Me? I was angry. I was hurt. I was confused. I didn’t want the journey to end. 2018 had been a horrible year for us… and here we are four f–king days into 2019 and I’m probably going to lose my friend.
We get to the vet and they take Lucy for tests. I could tell when the vet looked in Lucy’s mouth and said, “… oh dear” that this was it.
I was right. The blood tests showed that her kidneys were failing. The options were: Hospitalize her, IV fluids and send her home, send her home with meds and a kidney friendly diet or euthanize. I asked the vet if we choose one of the first two would she be Lucy? The vet was very honest with us and said no… she’d be weak and in pain.
The choice was simple and excruciating… say goodbye to Lucy.
The doctor gave us a few moments with her. Lez and I are sobbing. We called Lauren at school to tell her. She didn’t get to say goodbye to Lucy… we didn’t know for sure this would be happening.
We held her for a bit longer. The doc came in and Lez left. I’m sobbing.
I whispered, “She was the worst dog ever.”
The vet said, “The best ones usually are.”
With that, she gave Lucy the first injection. As she drifted I said, “See you later poochie…” The second injection went in. 10 seconds later, her floppy bent ear straightened out. She was gone.
I gave her one more hug and that was it. I left. They gave me her blue blanket back.
My friend was gone.
And even though I was driving back with my wife by my side, at that moment I never felt more alone. A Titanic-sized hole just got ripped into my life.
That night, Lez, Lauren and I went out for our Friday night dinner. We do this every Friday. We’re all bummed of course. I drift in and out of sorrow arbitrarily. I don’t know if I want to even draw my strip anymore. I just don’t. We’ve had losses before, but this one hurts like no other. I don’t say anything to Lez or Lauren about it. I just don’t know. I’m hurting. And while drawing, and that damn squirrel have saved me many times before, I don’t think he can save me now. Maybe it truly is over.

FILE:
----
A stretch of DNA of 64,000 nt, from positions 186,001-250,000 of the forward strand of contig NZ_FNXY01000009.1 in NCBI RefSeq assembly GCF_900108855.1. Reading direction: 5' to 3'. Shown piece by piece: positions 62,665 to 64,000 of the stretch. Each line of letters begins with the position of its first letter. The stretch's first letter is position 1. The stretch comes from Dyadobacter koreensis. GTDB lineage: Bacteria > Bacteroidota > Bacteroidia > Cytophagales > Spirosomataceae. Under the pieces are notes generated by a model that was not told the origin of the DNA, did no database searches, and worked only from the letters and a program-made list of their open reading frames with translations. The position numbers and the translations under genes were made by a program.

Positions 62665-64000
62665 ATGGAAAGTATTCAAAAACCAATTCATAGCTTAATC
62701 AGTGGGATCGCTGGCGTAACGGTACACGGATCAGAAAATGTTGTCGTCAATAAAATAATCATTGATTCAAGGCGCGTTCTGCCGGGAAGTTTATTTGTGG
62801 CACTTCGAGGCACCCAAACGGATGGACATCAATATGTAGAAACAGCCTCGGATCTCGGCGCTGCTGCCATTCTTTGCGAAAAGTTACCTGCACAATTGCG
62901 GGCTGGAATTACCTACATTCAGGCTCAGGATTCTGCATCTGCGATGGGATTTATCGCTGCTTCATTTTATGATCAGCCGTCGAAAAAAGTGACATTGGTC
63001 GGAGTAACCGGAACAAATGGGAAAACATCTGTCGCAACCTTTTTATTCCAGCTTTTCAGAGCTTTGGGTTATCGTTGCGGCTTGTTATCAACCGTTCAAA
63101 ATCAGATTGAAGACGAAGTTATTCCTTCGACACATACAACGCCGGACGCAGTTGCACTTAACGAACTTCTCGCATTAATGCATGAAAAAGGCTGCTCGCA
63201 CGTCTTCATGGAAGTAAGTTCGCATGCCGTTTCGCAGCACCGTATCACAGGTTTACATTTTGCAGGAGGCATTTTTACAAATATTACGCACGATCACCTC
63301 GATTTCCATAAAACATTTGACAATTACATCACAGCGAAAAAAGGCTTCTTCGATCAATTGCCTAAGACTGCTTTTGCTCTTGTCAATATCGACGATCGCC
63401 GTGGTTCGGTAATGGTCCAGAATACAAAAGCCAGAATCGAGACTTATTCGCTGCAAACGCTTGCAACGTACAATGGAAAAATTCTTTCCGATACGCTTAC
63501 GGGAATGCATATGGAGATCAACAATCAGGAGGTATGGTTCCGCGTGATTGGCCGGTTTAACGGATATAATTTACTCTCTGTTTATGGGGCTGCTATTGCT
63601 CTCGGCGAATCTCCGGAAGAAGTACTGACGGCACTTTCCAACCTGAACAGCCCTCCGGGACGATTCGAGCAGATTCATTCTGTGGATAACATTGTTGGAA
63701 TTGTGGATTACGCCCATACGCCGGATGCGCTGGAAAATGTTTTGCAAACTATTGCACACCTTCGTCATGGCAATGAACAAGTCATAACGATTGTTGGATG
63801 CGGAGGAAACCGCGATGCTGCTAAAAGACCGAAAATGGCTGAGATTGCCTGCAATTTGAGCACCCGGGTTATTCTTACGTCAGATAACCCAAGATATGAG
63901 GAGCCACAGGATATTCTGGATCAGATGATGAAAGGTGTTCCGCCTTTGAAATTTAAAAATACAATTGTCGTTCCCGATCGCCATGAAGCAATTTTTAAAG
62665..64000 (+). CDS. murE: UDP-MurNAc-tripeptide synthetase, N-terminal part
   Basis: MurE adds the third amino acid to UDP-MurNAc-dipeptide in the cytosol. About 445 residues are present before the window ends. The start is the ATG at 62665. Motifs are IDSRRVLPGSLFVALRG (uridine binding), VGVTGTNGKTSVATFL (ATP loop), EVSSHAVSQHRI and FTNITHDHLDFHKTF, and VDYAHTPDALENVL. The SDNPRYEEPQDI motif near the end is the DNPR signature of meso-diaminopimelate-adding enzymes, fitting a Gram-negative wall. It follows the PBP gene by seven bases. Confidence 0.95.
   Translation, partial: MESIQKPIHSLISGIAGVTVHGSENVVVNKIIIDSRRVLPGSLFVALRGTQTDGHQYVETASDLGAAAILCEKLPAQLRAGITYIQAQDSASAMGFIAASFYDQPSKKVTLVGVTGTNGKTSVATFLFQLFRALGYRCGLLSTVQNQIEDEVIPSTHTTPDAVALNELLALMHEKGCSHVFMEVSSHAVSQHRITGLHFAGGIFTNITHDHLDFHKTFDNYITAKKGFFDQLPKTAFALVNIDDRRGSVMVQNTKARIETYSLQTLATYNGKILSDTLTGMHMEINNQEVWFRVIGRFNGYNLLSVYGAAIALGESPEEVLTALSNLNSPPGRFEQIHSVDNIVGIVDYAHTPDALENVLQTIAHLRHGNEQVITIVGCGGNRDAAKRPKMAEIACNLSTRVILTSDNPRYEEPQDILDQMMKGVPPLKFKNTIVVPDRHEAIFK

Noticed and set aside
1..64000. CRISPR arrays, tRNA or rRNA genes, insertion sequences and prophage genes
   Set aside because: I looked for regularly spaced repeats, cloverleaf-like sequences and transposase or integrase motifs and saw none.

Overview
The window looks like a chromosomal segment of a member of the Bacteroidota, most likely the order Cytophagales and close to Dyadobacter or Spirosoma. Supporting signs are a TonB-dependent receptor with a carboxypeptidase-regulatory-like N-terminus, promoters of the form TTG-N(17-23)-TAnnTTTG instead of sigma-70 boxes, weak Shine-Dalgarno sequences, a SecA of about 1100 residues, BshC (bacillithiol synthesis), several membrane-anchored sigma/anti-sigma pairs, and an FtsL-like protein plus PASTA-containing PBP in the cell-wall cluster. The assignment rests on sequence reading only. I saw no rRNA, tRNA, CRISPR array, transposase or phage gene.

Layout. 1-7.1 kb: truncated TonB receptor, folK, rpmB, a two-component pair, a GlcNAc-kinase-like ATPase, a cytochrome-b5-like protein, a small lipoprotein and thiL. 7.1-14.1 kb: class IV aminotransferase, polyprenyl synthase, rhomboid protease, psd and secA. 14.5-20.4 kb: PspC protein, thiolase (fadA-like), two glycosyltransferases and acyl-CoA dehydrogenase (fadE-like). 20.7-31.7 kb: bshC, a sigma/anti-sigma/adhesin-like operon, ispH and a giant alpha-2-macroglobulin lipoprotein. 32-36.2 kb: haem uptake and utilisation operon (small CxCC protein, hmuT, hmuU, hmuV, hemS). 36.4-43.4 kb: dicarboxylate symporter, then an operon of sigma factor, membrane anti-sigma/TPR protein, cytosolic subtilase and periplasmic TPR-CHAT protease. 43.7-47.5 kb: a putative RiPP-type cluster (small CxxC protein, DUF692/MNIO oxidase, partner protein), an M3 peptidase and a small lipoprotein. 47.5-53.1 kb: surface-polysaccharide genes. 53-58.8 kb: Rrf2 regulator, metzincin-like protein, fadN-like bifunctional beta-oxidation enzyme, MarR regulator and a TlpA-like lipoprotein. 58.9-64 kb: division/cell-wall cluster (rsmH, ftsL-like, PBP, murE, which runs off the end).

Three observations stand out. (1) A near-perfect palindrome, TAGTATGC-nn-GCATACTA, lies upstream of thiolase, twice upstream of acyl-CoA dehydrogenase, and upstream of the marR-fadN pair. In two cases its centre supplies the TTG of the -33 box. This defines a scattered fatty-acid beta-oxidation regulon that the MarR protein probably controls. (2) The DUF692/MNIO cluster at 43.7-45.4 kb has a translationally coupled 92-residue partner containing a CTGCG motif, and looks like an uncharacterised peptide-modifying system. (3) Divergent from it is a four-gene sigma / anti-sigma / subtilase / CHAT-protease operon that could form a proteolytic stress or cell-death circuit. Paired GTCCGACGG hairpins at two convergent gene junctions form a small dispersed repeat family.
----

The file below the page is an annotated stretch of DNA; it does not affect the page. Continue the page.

We get our food and continue family time. Midway through an older couple, who had paid and got their leftovers were making their way to the door. The woman (who we’ve never met before) stopped at our table. I thought she was just stopping to zip up her coat. While mid-zip she says to me, “Aren’t you missing someone?”
Without missing a beat, I replied, “He’s out in the car listening to satellite radio…”
We proceed to have a conversation about how bad Bruce is and the squirrel she feeds. The comic strip is the first thing she read in the paper every day. She thanked me for doing it and told me to keep it up.
Hand to sky… this actually happened.
Each day after January 4, 2019 will get a little easier. I’ll never be the same. None of my family will. I’ll miss that dog more than anything. A part of me is gone. And while I think about ending the strip because I don’t think I can do it or I’m not making any money on it I have to remember that Bob is not just a part of me anymore. I did something good. People remember Lucy because of what I’ve done. That’s pretty cool.
Thank you for your constant stream of warm condolences. Thank you for reading this. Thank you for coming on this journey with my family and I.